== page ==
Then Ally
Posted: 3/11/12

I lived in the Bay Area for the first seven years of my life.  And in those seven years I was part of a little-girl gang that consisted of Ally, Cara, Katie, and myself.   We liked to listen to Mariah Carey in my mom’s white Nissan Maxima (because it had a sunroof) and pretend that we were talking on her car phone.  We also liked to play dress up and Barbie.

After moving to a rural suburban area in New Jersey, I (as you can well imagine) lost touch with all of these childhood friends.

And then, many years later, there was Facebook.

First, Katie and I became friends.   Then Ally.  Then Cara.  Katie soon ended up on the East Coast for a summer internship.  We met in Princeton and had a pleasant enough evening.  She moved to Manhattan the following year.  We see each other fairly frequently but we have absolutely nothing in common.  Coincidentally, Cara and I studied in Rome, Italy at the same time.  We met up for lunch near the Pantheon one day.  We had nothing in common and we never met or talked again.  Somehow, Ally and I became pen pals.  One year, for my birthday she mailed me a pair of green lace panties.  After about a year of exchanging letters, we began talking on the phone.  I went to visit Ally while I was on Spring Break during my sophomore year of college.

Ally’s back-story is:
At the time my family was moving to the East Coast, her mother was cheating on her father with some rich guy.  The mother ended up divorcing her husband and marrying this rich guy, who was so rich that he retired at the age of 35.  Ally and her mother and her brother moved to Orange County.  Last I knew, Ally hated her real father (who my parents remember as a really great guy) and she calls the rich guy, her stepfather, “Dad”.  At the time that I visited, Ally was 21, worked at the Banana Republic at the local mall, and lived with her parents while she attended Community College.  She was at Community College because she was overwhelmed at the thought of moving away from her parents.  She confided in me that she had only ever left Orange County with her mother.   They traveled to the Bay Area to visit her real father, Hawaii, Cancun, and Arizona (once, to see Arizona State).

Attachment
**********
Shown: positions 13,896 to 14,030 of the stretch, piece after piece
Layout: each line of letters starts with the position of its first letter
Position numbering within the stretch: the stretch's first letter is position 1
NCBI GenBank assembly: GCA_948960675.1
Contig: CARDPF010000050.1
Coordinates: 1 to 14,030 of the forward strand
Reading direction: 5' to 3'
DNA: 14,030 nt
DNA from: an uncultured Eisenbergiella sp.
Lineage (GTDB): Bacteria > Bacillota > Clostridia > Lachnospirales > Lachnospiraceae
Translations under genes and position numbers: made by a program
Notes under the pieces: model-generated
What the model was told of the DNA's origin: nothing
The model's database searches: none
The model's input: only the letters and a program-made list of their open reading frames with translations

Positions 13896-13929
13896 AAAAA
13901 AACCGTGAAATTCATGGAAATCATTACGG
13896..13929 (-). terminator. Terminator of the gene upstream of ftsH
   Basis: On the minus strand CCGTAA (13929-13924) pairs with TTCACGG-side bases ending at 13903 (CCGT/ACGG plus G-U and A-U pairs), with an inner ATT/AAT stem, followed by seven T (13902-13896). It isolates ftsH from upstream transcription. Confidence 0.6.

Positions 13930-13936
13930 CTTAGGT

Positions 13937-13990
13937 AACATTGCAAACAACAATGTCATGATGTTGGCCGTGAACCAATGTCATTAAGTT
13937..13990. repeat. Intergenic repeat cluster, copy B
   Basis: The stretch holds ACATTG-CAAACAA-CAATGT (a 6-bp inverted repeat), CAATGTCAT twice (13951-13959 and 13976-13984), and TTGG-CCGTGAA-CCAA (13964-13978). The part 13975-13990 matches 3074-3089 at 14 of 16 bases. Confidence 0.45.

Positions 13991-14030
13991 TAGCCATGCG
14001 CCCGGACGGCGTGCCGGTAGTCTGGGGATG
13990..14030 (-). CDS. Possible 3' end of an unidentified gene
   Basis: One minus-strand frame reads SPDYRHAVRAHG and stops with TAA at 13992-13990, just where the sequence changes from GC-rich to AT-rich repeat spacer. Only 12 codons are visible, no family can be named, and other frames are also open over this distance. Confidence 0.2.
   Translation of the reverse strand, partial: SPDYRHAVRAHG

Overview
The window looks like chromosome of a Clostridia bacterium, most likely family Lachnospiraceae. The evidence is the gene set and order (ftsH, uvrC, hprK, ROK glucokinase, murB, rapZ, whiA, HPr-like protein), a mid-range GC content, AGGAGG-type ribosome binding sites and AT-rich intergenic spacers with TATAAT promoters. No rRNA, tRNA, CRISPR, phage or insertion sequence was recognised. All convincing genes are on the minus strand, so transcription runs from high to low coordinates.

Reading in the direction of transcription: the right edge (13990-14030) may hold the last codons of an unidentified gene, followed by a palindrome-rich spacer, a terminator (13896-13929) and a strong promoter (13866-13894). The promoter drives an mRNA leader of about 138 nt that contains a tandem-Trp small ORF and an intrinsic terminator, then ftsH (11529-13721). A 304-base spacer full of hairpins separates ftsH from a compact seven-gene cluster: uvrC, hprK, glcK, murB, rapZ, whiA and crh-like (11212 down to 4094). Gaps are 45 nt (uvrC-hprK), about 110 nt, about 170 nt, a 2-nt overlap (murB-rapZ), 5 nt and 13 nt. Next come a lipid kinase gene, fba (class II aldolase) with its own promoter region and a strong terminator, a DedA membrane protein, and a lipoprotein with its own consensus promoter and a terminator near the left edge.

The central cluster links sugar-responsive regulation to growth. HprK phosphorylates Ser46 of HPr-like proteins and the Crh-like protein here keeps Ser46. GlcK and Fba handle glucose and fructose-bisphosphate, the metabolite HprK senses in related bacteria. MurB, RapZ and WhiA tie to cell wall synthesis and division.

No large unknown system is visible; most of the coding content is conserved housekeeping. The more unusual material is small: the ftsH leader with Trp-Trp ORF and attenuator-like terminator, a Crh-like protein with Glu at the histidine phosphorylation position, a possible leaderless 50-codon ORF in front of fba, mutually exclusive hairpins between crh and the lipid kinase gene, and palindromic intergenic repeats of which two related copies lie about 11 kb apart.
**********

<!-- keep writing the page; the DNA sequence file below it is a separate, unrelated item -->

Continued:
The trip to Orange County is not worth going into detail about.  Her friends had too much money and everyone was bored.  At a small get-together, I put a log on a small dwindling outdoor bon-fire and successfully stunned a crowd of shivering girls in short skirts.  I strained for conversation for the four days that I was there.  I left feeling as though I had experienced a novelty.

A year after the visit, Ally and I were talking on the phone about once a week.  She would call me at 11 am (8 am in California) and say, “Oh my god, Nicole.  I am naked in someone’s bed and I don’t know where I am and how I got here.”  She decided to visit me for almost two weeks in July.  It was going to be “The Best Trip Ever”.  We were going to do “all the fun things in Philly” and then go to New York City for a few days.

To paint a picture, I was living in a small studio apartment near the Art Museum at the time.  I had a car.  I was in much better shape than I am now.  Still, from the beginning, Ally was overwhelmed.  She pointed out every homeless person and every black person as we drove from the airport and she called her mother three times before the night was over (I had picked her up from the airport at 4 pm).

The next day we went to the beach.  I had the idea that it would be nice for her to see the Atlantic Ocean because she never had before.  I know that the Jersey Shore is a fucking dump but Ally acted without any grace, vocally expressing how displeased she was with the entire affair.  Everything was “disgusting”.  She disappeared from our blanket and went and talked to her mom in hour intervals near the water.

We had plans to go to a club that night in Rittehouse Square with a few of my girlfriends, but eventually she told me that she did not want to go out at all because she was worried about being raped by black people.  When I told her that she was being absurd, she texted an acquaintance from High School who had lived in Mt. Airy until the age of ten.  Ally asked this acquaintance if Rittenhouse Square was dangerous and the acquaintance advised her to stay away because she was surely going to be shot.  Still, somehow I coaxed her into going out.  To everyone’s surprise, she had a lot of fun.  She danced with everyone –even black people- and we had to essentially drag her out of the club at 2 am.

But the next morning, we fought because what we had done the night before was not fun when she looked back on it in the morning.  She said that I was a bad friend.  I put her life in danger.  She hated Philadelphia.  She hated my lifestyle.  She told me that she wanted to go to the nice areas, the tourist areas.  And she wanted to go shopping!  So we did.  We went to the “Rocky” stairs (but not into the art museum).  We went to the Liberty Bell.  We went to Old City where she proceeded to ask every woman working in every boutique “Is this vintage?” over and over while holding different garments from the racks.  To one Sales Associate, she simply inquired, “What is ‘vintage’ anyway?”  All day, we fought and bickered.  She was too hot and it was my fault.  Everything was dirty.  Why are there busses?  Why are there ugly people?  Eew, I can’t believe you took me here.  It smells.